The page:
The number of people arrested for illegally employing or working at U.S. companies skyrocketed more than 700 percent during President Trump’s first full fiscal year in office, according to government data released Tuesday afternoon.
A total of 2,304 people were arrested by U.S. Immigration and Customs Enforcement for employment violations in fiscal 2018, which ended Sept. 30.
In 2017, a total 311 people were arrested. Trump was president for eight months of that year, and former President Barack Obama was in office for four months.
This year’s figures included 779 criminal and 1,525 administrative arrests. Those numbers were up from 139 and 172 arrests, respectively. Administrative arrests are not necessarily punitive and indicate the person does not have legal documents to work in the U.S. Criminal arrests are typically for possessing fraudulent work documents or illegally employing workers.
Approximately 11 million people illegally reside in the U.S.
One of the largest busts in 2018 took place in Sumner, Texas, in August. Agents arrested 160 people on immigration violations but found many were working under the stolen identities of U.S. citizens.
An official with ICE’s Homeland Security Investigations arm said the surge in arrests was the result of the Trump administration’s changing the focus of the agency’s mission to crack down on all illegal immigration and related crimes, not just the most serious offenses.
“Employers who use an illegal workforce as part of their business model put businesses that do follow the law at a competitive disadvantage,” ICE HSI Executive Associate Director Derek N. Benner said in a statement. “These laws help protect jobs for U.S. citizens and others who are lawfully employed, reduce the incentive of illegal migration, eliminate unfair competitive advantages for companies that hire an illegal workforce, and ultimately help strengthen public safety and national security.”
The dramatic uptick is the result of a directive recently retired acting ICE Director Thomas Homan issued last fall. Homan had called for HSI to follow up with employers it had reason to believe were not verifying legal documents of job applicants and their ability to work in the U.S.
“I want to see a 400 percent increase in worksite operations,” said Homan, during a press briefing in Washington, D.C., last December. “We’re not just talking about arresting the aliens at these work sites, we are also talking about employers who knowingly hire people who are unauthorized to work.”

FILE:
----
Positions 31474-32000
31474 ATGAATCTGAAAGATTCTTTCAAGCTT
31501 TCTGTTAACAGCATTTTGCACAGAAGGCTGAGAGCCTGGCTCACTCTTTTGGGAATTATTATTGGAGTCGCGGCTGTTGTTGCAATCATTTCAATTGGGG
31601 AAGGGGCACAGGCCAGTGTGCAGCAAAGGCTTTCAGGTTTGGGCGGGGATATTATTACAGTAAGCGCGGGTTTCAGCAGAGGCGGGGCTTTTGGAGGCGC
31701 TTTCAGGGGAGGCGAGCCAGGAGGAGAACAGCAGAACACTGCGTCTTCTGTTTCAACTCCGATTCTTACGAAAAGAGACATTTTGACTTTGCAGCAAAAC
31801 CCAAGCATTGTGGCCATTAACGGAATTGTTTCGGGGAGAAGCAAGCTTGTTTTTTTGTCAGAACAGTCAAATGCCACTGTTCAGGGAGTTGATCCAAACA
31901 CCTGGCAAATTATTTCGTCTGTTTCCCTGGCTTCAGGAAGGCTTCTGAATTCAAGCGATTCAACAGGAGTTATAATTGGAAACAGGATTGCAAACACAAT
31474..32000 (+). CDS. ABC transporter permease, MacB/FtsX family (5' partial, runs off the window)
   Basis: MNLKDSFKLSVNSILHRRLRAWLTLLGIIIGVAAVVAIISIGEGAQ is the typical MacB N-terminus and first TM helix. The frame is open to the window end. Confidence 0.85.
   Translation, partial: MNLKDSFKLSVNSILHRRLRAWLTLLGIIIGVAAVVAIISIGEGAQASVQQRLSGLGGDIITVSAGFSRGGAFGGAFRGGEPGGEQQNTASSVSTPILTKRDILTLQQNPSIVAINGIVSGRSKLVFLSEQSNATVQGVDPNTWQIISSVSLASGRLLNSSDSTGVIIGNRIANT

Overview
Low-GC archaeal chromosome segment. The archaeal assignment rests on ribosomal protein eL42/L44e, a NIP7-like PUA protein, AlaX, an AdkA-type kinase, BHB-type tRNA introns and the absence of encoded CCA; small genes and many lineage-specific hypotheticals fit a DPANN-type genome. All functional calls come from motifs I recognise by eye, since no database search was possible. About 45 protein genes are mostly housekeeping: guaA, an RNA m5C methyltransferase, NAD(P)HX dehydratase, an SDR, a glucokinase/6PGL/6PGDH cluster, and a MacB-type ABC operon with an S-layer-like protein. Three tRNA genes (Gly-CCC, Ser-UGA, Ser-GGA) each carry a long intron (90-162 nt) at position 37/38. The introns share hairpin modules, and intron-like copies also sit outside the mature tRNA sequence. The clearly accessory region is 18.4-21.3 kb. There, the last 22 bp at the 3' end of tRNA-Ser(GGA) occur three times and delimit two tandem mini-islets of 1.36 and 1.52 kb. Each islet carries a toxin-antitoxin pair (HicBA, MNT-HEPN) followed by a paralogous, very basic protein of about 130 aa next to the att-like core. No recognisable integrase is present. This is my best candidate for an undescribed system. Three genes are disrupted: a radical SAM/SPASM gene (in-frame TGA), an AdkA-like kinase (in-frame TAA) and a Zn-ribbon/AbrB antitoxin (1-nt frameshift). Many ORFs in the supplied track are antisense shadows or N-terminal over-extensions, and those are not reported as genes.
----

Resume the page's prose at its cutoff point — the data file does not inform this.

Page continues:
Still, the 2018 numbers are up significantly higher than when the Obama administration had allowed ICE to physically inspect workplaces when legal documents gave them reason for suspicion.
In 2013, when that number peaked at 3,127, Obama ordered ICE to begin only focusing on criminal offenders, not worksite violations. In 2014, total workplace probes dropped to 1,320. For the next few years, that number stayed low until Homan ordered more inspections.
The spike in arrests stemmed from an uptick in investigations and audits.
As part of the Immigration Reform and Control Act of 1986, employers must verify a hire’s identity and eligibility to work in the U.S.
In 2018, ICE launched 6,848 worksite investigations — four times the rate a year earlier. It also opened 5,981 audits.
As part of these investigations, businesses and employers who are suspected of employing people not eligible to work in the United States will first have HSI officers contact them asking to turn over hiring records within three days. If the employer does not turn over documents, ICE will then physically inspect or audit the worksite for those forms. While at the worksite, ICE may arrest employers and employees found to be illegally employing or working, respectively.
Criminal indictments and convictions did not spike despite a surge in arrests. ICE said it expects those to be up next year due to the length of time it takes for court cases to proceed.